Sustained benefit of VEGFR–TKIs after doublet immunotherapy in metastatic RCC
medwireNews: Second-line treatment with vascular endothelial growth factor receptor–tyrosine kinase inhibitors (VEGFR–TKIs) after failure of nivolumab plus ipilimumab continues to benefit patients with metastatic renal cell carcinoma (RCC), report researchers.
Following the results of the CheckMate 214 trial showing an overall survival (OS) advantage with the combination of nivolumab and ipilimumab over sunitinib in treatment-naïve patients with an intermediate- or poor-risk prognosis, the combination has been approved for this indication by the US FDA, they explain.
The investigators add that in line with “the changing paradigm” of first-line therapy in these patients, “the subsequent treatment algorithm needs to be redefined.”
Laurence Albiges, from Gustave Roussy in Villejuif, France, and team therefore evaluated the outcomes of 33 participants of the nivolumab–ipilimumab arm of the CheckMate 214 trial who subsequently received VEGFR–TKIs, most commonly sunitinib (51.5%), followed by axitinib (24.2%), pazopanib (18.2%), and cabozantinib (6.1%).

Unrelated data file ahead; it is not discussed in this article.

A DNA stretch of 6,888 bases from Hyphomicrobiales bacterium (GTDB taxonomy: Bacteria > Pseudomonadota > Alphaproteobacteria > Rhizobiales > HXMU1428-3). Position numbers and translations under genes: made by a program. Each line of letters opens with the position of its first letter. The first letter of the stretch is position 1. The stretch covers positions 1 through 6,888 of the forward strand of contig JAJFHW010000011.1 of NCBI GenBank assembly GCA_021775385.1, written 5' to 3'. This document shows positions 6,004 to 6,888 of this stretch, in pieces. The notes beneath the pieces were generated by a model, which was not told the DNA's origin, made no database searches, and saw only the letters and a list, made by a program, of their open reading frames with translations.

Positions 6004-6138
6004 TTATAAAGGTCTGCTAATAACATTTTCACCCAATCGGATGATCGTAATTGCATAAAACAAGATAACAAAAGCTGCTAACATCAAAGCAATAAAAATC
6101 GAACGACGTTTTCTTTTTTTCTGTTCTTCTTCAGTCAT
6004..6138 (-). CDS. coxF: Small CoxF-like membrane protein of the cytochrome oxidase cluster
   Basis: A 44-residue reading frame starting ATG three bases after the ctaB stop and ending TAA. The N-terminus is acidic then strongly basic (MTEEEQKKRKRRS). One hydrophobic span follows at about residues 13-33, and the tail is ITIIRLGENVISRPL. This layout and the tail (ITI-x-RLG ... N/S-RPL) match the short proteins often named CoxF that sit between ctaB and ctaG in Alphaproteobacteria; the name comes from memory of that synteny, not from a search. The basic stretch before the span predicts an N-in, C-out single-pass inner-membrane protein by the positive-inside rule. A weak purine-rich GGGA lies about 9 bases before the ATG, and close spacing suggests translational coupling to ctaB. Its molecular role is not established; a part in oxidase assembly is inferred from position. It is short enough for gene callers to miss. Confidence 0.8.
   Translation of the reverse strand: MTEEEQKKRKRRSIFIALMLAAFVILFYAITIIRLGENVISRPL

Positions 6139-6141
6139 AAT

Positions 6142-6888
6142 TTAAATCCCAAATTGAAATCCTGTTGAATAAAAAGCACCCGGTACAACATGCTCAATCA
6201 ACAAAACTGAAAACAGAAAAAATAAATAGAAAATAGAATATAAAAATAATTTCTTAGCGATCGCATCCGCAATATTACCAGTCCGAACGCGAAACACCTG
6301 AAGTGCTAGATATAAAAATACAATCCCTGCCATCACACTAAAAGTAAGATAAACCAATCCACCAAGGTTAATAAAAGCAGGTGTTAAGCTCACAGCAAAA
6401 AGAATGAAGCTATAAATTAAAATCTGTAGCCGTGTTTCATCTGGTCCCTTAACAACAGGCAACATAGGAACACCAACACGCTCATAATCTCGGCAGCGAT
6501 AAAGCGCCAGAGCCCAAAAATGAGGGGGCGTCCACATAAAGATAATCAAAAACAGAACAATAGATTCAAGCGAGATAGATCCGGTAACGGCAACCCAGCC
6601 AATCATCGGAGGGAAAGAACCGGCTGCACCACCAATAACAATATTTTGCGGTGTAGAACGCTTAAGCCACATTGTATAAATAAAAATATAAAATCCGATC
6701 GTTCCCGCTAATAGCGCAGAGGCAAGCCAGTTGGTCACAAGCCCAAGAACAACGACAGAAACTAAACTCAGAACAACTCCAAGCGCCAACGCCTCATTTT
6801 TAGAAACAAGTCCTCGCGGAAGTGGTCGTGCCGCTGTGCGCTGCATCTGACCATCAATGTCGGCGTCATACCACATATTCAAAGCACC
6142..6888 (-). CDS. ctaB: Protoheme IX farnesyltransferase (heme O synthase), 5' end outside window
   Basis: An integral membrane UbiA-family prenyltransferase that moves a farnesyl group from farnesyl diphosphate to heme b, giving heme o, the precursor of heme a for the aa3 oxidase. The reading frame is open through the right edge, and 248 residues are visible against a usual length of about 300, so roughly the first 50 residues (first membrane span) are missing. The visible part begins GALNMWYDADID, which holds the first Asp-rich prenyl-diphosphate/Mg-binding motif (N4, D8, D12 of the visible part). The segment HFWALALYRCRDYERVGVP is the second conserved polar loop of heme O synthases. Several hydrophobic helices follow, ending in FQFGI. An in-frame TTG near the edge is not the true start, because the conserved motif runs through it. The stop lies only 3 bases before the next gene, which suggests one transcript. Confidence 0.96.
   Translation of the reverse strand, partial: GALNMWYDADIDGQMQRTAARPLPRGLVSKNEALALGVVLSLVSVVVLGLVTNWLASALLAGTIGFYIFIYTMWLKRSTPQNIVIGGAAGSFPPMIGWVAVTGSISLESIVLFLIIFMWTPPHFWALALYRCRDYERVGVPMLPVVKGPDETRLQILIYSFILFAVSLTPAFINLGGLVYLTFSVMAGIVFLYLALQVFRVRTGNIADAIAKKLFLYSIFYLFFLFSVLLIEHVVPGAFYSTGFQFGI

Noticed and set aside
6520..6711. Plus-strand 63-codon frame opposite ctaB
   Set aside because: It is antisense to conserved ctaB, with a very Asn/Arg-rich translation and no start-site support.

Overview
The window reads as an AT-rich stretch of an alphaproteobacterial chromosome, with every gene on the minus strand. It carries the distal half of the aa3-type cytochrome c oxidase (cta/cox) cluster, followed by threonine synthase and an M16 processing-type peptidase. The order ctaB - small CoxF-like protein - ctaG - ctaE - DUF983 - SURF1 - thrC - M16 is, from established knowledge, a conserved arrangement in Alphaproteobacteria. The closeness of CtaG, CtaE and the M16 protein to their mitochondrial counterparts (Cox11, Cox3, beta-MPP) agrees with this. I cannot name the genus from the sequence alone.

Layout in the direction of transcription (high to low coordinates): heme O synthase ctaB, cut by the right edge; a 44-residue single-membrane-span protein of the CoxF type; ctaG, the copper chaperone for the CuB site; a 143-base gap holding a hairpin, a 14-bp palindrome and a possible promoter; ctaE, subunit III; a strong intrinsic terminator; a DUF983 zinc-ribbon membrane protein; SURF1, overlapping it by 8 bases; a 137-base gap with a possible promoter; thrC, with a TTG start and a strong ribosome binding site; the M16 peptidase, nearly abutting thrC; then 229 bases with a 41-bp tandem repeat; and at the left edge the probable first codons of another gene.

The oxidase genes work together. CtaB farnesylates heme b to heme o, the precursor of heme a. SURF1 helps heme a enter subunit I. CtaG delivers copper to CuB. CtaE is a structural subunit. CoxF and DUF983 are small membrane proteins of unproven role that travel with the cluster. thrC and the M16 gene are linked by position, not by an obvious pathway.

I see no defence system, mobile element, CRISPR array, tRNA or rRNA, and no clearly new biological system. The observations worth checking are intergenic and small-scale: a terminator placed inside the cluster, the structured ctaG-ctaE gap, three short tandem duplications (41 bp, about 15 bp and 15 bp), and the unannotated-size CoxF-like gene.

Over a median follow-up of 22 months from the initiation of TKI therapy, 36% of patients attained an objective response (all partial responses), while 39% had stable disease, which gave a disease control rate of 75%.
Median progression-free survival was 8 months, with no significant difference between individuals who received first-generation (sunitinib or pazopanib) or second-generation (axitinib or cabozantinib) TKIs, and the 12- and 24-month OS rates were 54% and 37%, respectively.
These results suggest “a sustained benefit of VEGFR TKIs after immune checkpoint doublet,” say the study authors, with the response and clinical benefit rates aligned with those of the historical registration trials of first-line VEGFR–TKIs.
They add however that “the optimal sequence is yet to be defined,” and hope that trials such as the phase II SUAVE study comparing the sequence of avelumab–sunitinib with sunitinib–avelumab will help answer this question.
The team reports in the European Journal of Cancer that the safety profile was “as expected.” Adverse events of grade 3 or worse occurred in 42% of patients, most commonly hand–foot syndrome in 9%, followed by high blood pressure, pulmonary embolism, diarrhea, and infections in 6% of patients each.
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